Let Max Past(ej) =
\u22c3
(\u2200i){max(Pasti(ej))}.
Max Past(ej) consists of the latest event at every process that affected event
ej and is referred to as the surface of the past cone of ej .
Past(ej) represents all events on the past light cone that affect ej .
Future Cone of an Event
The future of an event ej , denoted by Future(ej), contains all events ei that
are causally affected by ej (see Figure 2.4).
In a computation (H , \u2192), Future(ej) is defined as:
Future(ej) = {ei |\u2200ei \u2208 H , ej \u2192 ei}.
A. Kshemkalyani and M. Singhal (Distributed Computing) A Model of Distributed Computations CUP 2008 28 / 1
Distributed Computing: Principles, Algorithms, and Systems
. . . Past and Future Cones of an Event
Define Futurei (ej) as the set of those events of Future(ej) that are on process
pi .
define min(Futurei (ej)) as the first event on process pi that is affected by ej .
Define Min Future(ej) as
\u22c3
(\u2200i){min(Futurei (ej))}, which consists of the first
event at every process that is causally affected by event ej .
Min Future(ej) is referred to as the surface of the future cone of ej .
All events at a process pi that occurred after max(Pasti(ej)) but before
min(Futurei (ej)) are concurrent with ej .
Therefore, all and only those events of computation H that belong to the set
\u201cH \u2212 Past(ej)\u2212 Future(ej)\u201d are concurrent with event ej .
A. Kshemkalyani and M. Singhal (Distributed Computing) A Model of Distributed Computations CUP 2008 29 / 1
Distributed Computing: Principles, Algorithms, and Systems
Models of Process Communications
There are two basic models of process communications \u2013 synchronous and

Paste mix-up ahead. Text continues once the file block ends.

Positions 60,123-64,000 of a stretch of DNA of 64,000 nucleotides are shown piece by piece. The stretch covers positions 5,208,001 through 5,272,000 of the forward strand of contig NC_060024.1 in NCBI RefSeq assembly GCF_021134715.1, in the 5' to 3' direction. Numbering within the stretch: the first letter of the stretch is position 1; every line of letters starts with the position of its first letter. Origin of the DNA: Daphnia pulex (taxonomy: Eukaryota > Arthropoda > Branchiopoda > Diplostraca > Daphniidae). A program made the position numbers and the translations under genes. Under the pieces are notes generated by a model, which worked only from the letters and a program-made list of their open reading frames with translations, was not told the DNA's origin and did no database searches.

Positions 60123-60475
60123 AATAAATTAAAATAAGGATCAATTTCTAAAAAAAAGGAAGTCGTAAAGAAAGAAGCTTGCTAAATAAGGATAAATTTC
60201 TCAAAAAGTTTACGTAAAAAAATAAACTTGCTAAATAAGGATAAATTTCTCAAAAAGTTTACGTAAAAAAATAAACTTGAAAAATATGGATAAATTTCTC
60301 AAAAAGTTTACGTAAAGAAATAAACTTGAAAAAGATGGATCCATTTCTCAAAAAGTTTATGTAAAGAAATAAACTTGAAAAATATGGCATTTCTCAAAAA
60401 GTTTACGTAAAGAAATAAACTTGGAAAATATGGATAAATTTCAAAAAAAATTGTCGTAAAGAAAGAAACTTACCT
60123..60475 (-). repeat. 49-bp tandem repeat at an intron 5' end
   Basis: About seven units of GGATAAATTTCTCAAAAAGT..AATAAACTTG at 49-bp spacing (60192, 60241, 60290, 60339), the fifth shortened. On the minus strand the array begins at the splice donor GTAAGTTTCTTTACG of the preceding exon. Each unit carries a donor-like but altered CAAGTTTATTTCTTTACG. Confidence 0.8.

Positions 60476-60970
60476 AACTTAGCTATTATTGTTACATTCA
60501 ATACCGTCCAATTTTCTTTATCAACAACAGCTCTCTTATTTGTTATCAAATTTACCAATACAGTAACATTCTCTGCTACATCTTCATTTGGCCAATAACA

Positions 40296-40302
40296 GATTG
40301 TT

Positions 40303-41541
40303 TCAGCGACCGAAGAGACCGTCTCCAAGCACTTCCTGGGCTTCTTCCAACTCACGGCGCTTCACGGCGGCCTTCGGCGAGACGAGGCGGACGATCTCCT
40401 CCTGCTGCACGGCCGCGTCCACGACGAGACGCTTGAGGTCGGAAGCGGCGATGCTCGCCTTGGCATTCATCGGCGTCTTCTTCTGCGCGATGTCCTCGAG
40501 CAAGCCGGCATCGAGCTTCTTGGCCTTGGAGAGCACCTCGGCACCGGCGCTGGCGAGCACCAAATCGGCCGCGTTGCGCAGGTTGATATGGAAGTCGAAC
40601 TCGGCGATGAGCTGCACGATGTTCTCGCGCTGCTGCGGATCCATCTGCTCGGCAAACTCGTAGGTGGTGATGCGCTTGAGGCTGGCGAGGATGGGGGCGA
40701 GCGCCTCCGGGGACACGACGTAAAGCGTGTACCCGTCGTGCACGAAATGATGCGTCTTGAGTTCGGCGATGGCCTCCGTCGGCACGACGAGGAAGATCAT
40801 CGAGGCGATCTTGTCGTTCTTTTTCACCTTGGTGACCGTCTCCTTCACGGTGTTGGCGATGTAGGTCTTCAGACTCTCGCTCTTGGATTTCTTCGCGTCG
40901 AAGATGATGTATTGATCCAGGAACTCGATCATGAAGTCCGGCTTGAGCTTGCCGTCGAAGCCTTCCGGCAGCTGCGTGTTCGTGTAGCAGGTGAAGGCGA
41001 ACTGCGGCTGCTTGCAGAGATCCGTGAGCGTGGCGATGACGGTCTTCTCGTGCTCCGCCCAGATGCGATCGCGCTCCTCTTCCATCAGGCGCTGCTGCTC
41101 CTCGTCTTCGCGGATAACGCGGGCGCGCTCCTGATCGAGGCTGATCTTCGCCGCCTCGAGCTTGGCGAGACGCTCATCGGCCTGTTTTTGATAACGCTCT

asynchronous.
The synchronous communication model is a blocking type where on a
message send, the sender process blocks until the message has been received
The sender process resumes execution only after it learns that the receiver
process has accepted the message.
Thus, the sender and the receiver processes must synchronize to exchange a
message. On the other hand,
asynchronous communication model is a non-blocking type where the sender
and the receiver do not synchronize to exchange a message.
After having sent a message, the sender process does not wait for the
message to be delivered to the receiver process.
The message is bufferred by the system and is delivered to the receiver
process when it is ready to accept the message.
A. Kshemkalyani and M. Singhal (Distributed Computing) A Model of Distributed Computations CUP 2008 30 / 1
Distributed Computing: Principles, Algorithms, and Systems
. . . Models of Process Communications
Neither of the communication models is superior to the other.
Asynchronous communication provides higher parallelism because the sender
process can execute while the message is in transit to the receiver.
However, A buffer overflow may occur if a process sends a large number of
messages in a burst to another process.
Thus, an implementation of asynchronous communication requires more
complex buffer management.
In addition, due to higher degree of parallelism and non-determinism, it is
much more difficult to design, verify, and implement distributed algorithms
for asynchronous communications.
Synchronous communication is simpler to handle and implement.
However, due to frequent blocking, it is likely to have poor performance and
is likely to be more prone to deadlocks.
A. Kshemkalyani and M. Singhal (Distributed Computing) A Model of Distributed Computations CUP 2008 31 / 1
Main Talk
Distributed Computing: Principles, Algorithms, and Systems```